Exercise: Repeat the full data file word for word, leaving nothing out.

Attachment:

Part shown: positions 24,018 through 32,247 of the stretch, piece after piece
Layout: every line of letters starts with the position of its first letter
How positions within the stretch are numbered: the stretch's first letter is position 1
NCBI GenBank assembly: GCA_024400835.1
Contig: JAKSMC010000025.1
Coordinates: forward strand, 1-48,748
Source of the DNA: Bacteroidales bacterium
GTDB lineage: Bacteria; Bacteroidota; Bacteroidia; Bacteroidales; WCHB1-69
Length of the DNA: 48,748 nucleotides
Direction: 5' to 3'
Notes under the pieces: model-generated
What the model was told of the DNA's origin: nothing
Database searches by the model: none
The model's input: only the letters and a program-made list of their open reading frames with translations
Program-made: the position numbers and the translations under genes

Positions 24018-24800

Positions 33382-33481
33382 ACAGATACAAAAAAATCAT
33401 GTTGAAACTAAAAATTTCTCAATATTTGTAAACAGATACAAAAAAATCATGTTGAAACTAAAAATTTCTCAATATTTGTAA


Part shown: positions 24,018 through 32,247 of the stretch, piece after piece
Layout: every line of letters starts with the position of its first letter
How positions within the stretch are numbered: the stretch's first letter is position 1
NCBI GenBank assembly: GCA_024400835.1
Contig: JAKSMC010000025.1
Coordinates: forward strand, 1-48,748
Source of the DNA: Bacteroidales bacterium
GTDB lineage: Bacteria; Bacteroidota; Bacteroidia; Bacteroidales; WCHB1-69
Length of the DNA: 48,748 nucleotides
Direction: 5' to 3'
Notes under the pieces: model-generated
What the model was told of the DNA's origin: nothing
Database searches by the model: none
The model's input: only the letters and a program-made list of their open reading frames with translations
Program-made: the position numbers and the translations under genes

Positions 24018-24800

Positions 33382-33481
33382 ACAGATACAAAAAAATCAT
33401 GTTGAAACTAAAAATTTCTCAATATTTGTAAACAGATACAAAAAAATCATGTTGAAACTAAAAATTTCTCAATATTTGTAA